The Whole Novel Method: Teaching Students to Think

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I have discovered a way to teach novels or literature while teaching writing that best balances the learning experience for English students and gives us the tools to succeed in keeping with the Common Core Standards (CCS). 

I did not come up with this method on my own, but found out about it through a very insightful teacher Ariel Sachs who believes that fiction should be read as an unbroken whole by students before it is ever discussed or studied.  The article is entitled “Reading Fiction Whole” and is in Education Week Teacher: PD Sourcebook.  You may subscribe to it here.  You can also follow her blog here.

Think of it this way: We all take a field trip to see a well talked about and well recieved film in the theater and then after the first scene, we stop the film and the teacher stands up and starts asking questions about it before we have seen the rest of it.  This is how many of us teach short stories or novels and this movie example is the same feeling students have when reading text.

Some ideas she suggests:

1. Framing the Project – She gives each student a ziploc bag with the novel, a note from her introducing the text, and a pad of post-it notes that are to be used to stick into places in the text that the student wishes to discuss when they get to the end of the book.

2.  Provide Real-Time Support – Ask daily how the reading is going.  Give them time to read independently three days a week.  Pair them up strategically by levels (high/low) to read to each other and make notes together.

3.  Tracking Progress – She uses the sticky notes for this, requiring at least 4 notes per night but gives stronger readers more responsibility. 

She has many other great ideas, and I suggest that if you are a teacher of English, you check out her article in the magazine.  You have to subscribe to it, but I have benefitted greatly from the articles within its pages.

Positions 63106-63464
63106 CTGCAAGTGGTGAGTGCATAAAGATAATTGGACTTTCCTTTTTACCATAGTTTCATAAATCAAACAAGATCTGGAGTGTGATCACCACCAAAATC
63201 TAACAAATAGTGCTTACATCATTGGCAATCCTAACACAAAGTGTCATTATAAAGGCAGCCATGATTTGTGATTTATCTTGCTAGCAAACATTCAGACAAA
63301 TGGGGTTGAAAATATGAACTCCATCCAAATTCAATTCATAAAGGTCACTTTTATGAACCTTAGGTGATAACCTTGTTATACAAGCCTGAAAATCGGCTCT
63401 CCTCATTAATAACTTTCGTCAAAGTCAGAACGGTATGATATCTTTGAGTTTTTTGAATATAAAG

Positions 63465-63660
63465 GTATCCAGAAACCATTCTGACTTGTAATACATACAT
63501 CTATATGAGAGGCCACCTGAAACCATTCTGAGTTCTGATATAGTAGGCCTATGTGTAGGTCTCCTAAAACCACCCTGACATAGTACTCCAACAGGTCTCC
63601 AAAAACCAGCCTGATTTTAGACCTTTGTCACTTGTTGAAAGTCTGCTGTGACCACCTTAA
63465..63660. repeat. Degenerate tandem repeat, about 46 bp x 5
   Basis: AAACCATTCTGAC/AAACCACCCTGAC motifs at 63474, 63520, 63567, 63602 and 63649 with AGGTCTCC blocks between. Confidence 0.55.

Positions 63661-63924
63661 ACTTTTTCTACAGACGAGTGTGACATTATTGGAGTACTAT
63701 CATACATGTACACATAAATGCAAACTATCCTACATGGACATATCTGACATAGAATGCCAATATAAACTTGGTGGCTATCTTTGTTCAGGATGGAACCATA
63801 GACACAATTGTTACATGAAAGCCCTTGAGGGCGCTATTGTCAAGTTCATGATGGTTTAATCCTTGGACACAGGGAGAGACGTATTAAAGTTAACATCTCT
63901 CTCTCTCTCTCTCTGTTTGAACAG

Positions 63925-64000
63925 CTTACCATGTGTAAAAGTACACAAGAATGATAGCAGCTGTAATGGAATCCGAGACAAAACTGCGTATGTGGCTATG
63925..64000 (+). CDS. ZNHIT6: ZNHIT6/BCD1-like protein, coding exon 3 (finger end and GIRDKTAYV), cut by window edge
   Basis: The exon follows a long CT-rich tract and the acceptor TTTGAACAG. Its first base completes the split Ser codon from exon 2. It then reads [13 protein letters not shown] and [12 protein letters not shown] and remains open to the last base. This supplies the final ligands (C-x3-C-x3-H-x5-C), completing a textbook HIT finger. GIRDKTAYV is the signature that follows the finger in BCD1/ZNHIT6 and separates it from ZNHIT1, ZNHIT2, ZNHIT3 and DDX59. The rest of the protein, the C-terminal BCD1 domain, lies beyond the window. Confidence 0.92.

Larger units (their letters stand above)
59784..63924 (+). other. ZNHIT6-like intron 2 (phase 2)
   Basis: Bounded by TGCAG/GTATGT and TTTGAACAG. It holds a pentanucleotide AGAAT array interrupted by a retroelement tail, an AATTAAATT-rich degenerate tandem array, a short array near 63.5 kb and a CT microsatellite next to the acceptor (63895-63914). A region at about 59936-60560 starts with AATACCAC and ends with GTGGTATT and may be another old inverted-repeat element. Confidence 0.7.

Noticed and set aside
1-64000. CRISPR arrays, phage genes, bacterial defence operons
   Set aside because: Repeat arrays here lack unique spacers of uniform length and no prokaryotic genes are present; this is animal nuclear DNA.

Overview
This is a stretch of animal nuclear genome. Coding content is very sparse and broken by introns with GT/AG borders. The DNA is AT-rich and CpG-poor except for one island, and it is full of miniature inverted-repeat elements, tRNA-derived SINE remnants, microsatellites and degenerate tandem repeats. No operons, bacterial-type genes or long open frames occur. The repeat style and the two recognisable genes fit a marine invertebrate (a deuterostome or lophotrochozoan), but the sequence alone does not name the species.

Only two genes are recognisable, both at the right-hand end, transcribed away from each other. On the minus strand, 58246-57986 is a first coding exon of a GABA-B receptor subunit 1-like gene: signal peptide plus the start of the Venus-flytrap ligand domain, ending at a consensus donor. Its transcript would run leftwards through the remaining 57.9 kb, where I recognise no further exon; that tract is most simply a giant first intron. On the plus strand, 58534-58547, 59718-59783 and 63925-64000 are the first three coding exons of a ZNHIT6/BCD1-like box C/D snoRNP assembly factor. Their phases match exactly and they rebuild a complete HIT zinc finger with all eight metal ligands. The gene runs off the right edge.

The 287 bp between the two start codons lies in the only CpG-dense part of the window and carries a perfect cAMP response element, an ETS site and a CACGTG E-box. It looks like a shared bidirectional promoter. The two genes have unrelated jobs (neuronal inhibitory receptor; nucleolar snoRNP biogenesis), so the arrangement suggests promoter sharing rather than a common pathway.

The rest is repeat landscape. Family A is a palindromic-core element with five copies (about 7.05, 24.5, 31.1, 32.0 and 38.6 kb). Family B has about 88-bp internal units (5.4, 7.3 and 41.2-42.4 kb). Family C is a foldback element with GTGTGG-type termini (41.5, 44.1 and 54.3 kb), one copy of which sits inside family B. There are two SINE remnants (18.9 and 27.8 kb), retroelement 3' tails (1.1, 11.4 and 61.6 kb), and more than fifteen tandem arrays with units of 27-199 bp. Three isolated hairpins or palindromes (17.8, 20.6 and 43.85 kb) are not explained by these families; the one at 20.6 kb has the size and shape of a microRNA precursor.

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4 thoughts on “The Whole Novel Method: Teaching Students to Think

  1. I have found that reading fiction in parts and having each part discussed separately skews my view of the book towards that of the teacher. I think this idea is great in overcoming that in the future for other students.

    This method is similar to our study of Philosophy, where we are given a week to read and digest an article, and all in one go we have to explain how we feel about it, what we think is wrong, right, the strengths and weaknesses.

  2. These are good ideas for high school students who are (one would presume) more responsible. I’m a retired middle school language arts teacher. When I taught, my students could read the book front to back as quickly as they wanted to. The daily chapter assignments were for those who had to be pushed to read at all. We had reading time in class at least two days a week. We did do some “peicemeal” discussions, but the best discussions were always after everyone had finished the book.

  3. I really like this idea. There’s so much to be gotten from good literature, and this seems like a great way to extract a lot in a more holistic fashion.

    On a more personal note, I really value what you’re doing with your blog and published books (congratulations!). I’m a student at a Christian college, and am encouraged when I see successful writers who are working to forward their beliefs through their craft. I try to do this on my blog, carefullyarrangedwords.wordpress.com. I’d love to hear any critiques you have on any of my writing!

    Best,
    Dave

  4. It’s one of those things that one would think would be self-evident, but thinking back, much of my high school reading for class was broken up artificially.

    The only time I think it helped was reading plays, because we read those aloud. Slow work but helpful, especially for Shakespeare.

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